The grape variety comes from France; the name means "vine with reddish berries". The most important of the approximately 50 synonyms are Barbarons, Barbarossa, Grec Rosé, Grec Rouge, Gros Barbaroux, Hellroter Gänsfußer, Merveille, Raisin Monstrueux, Regina Rossa, Rote Hammelshode, Roussée and Uva Barbarossa. It must not be confused with the varieties Grec Rouge or Rosé du Var (both with synonym Barbaroux) because of apparently suggestive synonyms. According to DNA analyses carried out in 2009, the suspicions that the Italian Barbarossa varieties (Liguria, Piemonte) or the German variety Goosefoot are identical have been refuted.
This very old variety was first mentioned in the year 1667 in the area of Toulon-Provence under Barbarons, where it was widely spread in former times. The medium-ripening, high-yielding vine is susceptible to botrytis and powdery mildew. It produces aromatic red wines with moderate acidity and alcohol content and is also used as a table grape. The variety is now used in Provence as a blend for rosé and red wines. There it is approved in the two appellations Cassis and Côtes de Provence. The area under cultivation in 2010 was 30 hectares.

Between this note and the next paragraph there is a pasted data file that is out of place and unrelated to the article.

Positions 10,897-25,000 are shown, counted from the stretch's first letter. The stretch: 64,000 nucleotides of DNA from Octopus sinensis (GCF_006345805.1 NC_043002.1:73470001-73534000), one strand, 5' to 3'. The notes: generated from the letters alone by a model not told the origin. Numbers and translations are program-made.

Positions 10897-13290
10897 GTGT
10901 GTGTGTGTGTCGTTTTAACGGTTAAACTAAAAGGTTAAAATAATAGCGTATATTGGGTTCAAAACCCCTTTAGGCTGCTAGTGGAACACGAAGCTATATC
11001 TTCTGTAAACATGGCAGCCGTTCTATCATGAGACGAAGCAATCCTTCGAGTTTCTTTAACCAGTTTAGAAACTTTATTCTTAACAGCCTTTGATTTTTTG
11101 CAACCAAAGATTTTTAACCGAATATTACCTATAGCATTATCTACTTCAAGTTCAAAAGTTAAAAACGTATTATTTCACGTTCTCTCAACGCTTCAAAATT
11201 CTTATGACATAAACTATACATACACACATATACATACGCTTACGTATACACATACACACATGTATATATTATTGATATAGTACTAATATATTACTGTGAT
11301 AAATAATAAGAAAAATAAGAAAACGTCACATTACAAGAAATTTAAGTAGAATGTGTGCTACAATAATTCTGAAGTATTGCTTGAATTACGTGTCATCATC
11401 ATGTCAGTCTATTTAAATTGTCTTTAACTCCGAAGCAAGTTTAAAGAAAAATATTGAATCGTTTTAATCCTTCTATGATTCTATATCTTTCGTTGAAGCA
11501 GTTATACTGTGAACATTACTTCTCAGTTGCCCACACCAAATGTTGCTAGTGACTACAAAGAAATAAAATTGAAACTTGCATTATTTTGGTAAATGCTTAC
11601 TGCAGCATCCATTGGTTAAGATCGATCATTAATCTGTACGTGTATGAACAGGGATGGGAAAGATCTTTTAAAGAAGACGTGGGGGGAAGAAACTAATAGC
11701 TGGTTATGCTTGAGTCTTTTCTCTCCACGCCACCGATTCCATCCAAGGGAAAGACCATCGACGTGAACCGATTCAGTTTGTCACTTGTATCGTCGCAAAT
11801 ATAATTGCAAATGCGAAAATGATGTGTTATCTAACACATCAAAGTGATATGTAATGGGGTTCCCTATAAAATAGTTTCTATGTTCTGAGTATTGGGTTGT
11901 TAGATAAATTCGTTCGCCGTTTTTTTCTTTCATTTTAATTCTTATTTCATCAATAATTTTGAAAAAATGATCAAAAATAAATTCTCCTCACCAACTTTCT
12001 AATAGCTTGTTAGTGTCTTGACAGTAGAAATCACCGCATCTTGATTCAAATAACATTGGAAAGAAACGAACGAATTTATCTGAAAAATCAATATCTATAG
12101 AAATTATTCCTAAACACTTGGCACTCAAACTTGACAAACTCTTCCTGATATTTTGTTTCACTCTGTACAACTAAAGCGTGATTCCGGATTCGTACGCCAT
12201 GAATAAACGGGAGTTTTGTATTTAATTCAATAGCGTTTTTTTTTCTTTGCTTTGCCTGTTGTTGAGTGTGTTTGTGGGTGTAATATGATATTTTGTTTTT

Source: Wine Grapes / J. Robinson, J. Harding, J. Vouillamoz / Penguin Books Ltd. 2012
Pictures: Ursula Brühl, Doris Schneider, Julius Kühn Institute (JKI)